The introspection game - or, does the Tin Man have a heart?

Clifton, Andrew (2003) The introspection game - or, does the Tin Man have a heart? [Preprint]

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Eliminative functionalism is the view that mental attributes, of humans and other machines, consist ultimately in behavioural abilities or dispositions. Hence, ‘Strong AI’: if a machine consistently acts as if it were fully conscious, then conscious it is. From these assumptions, optimistic futurists have derived a variety of remarkable visions of our ‘post-human’ future; from widely-recognised ‘robot rights’ to ‘mind uploading’, immortality, ‘apotheosis’ and beyond. It is argued here, however, that eliminative functionalism is false; for at least on our present knowledge, the subjectively qualitative characteristics of conscious experience are neither deducible from, nor logically required to generate, the performance of any sort of overtly ‘intelligent’, or indeed, characteristically human behaviour. Thus, a machine could easily be designed to report awareness of phenomenal qualities, without necessarily possessing them; and Alan Turing’s ‘Imitation Game’ test for artificial thinking is unable to determine whether or not a machine is sentient. An alternative test is proposed, in which the machine is asked phenomenological questions under conditions designed to detect any form of cheating—whilst also, potentially revealing evidence for the occurrence of genuine qualitative experience.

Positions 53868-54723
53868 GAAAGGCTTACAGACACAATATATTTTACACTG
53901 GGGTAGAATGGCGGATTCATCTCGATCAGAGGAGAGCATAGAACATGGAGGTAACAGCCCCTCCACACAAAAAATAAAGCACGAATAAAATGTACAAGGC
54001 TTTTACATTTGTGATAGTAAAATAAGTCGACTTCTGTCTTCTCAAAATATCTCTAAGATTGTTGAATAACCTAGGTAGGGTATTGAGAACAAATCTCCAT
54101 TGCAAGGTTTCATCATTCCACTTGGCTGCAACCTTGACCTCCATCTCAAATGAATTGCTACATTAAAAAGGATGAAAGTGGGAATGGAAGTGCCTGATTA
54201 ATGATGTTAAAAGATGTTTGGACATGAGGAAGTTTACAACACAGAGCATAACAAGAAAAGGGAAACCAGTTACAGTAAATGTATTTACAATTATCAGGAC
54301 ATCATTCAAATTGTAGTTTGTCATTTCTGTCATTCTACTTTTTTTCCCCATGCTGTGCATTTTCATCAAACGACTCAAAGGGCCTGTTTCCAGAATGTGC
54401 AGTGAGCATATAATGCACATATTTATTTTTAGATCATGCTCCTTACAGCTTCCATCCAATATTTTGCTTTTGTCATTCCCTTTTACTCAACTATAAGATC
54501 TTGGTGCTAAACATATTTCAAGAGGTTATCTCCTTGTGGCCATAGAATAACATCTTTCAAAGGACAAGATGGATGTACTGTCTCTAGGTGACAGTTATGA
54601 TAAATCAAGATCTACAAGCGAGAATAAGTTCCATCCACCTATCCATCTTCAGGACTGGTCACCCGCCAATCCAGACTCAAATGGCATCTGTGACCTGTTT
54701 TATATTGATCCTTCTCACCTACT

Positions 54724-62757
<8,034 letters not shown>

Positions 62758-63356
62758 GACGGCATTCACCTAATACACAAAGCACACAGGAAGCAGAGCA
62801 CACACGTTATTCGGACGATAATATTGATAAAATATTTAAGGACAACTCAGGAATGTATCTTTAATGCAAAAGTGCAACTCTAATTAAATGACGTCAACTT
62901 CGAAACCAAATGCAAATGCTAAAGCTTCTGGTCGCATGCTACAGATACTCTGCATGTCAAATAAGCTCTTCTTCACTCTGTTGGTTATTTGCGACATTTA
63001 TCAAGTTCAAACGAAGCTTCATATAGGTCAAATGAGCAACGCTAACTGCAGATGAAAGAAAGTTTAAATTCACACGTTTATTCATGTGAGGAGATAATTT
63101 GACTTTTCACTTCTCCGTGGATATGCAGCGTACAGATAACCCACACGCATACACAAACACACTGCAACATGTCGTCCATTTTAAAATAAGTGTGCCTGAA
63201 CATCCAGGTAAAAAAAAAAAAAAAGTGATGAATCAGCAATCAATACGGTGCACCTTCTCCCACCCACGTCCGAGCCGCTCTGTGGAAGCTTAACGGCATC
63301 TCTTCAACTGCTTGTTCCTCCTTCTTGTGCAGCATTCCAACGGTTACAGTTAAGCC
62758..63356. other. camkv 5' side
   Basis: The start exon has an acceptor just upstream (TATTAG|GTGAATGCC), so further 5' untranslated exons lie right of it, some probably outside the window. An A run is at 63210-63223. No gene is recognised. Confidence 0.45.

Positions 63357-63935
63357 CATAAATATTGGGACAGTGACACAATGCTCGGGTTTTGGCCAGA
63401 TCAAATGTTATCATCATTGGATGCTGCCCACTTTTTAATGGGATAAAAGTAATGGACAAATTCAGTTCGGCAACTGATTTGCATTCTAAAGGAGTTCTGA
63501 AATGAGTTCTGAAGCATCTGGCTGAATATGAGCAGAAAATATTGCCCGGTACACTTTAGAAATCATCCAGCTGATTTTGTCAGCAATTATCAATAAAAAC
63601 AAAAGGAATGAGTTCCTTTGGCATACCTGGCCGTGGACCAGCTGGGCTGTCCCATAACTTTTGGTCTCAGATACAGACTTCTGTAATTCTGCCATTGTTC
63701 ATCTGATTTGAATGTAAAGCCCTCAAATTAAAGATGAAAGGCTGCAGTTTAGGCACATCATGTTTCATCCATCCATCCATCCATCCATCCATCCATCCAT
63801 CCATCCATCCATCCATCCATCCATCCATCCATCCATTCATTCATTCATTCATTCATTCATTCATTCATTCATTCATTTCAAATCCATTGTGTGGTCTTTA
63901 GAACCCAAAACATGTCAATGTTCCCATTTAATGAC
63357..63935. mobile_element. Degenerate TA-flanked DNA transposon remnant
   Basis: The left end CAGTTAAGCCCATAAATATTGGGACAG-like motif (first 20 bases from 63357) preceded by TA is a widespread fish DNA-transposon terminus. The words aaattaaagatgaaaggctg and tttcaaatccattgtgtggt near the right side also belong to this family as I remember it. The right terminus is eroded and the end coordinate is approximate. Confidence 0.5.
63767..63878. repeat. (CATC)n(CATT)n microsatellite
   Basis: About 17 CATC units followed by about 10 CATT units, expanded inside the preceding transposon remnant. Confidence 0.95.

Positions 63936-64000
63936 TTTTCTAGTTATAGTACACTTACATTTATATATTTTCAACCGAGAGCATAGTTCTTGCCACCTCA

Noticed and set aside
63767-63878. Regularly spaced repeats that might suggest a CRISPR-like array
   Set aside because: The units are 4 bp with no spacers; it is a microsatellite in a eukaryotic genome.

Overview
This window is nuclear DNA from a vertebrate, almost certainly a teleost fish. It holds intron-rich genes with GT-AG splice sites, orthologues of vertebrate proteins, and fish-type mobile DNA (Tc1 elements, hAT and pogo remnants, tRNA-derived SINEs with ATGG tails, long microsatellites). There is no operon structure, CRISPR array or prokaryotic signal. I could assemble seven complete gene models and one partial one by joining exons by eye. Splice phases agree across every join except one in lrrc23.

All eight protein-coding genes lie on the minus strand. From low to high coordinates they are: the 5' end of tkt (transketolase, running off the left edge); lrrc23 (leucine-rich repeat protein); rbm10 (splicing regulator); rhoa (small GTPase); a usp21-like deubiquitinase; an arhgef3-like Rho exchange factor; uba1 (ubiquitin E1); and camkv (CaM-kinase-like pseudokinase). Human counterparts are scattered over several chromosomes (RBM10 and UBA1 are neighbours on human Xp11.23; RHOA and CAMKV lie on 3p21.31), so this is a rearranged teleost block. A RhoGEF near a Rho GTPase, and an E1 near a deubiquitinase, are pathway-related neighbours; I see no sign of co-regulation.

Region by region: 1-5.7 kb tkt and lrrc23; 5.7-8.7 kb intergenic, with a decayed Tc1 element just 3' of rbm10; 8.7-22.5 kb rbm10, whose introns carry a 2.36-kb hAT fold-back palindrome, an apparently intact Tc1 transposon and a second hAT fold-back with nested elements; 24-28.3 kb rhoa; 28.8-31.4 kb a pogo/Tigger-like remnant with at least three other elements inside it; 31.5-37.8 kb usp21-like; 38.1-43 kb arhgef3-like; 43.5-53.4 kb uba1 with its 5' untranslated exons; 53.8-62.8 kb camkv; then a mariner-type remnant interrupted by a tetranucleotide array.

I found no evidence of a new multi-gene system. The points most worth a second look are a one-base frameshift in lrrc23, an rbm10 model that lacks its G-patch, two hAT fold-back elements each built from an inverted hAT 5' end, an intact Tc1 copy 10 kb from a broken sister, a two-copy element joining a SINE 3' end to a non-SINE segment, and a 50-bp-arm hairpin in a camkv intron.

Item Type:Preprint
Keywords:Turing test, artificial intelligence, strong AI, functionalism, extropianism, post-humanism, consciousness, qualia
Subjects:Philosophy > Philosophy of Mind
Computer Science > Artificial Intelligence
ID Code:3483
Deposited By: Clifton, Mr Andrew
Deposited On:10 Mar 2004
Last Modified:11 Mar 2011 08:55

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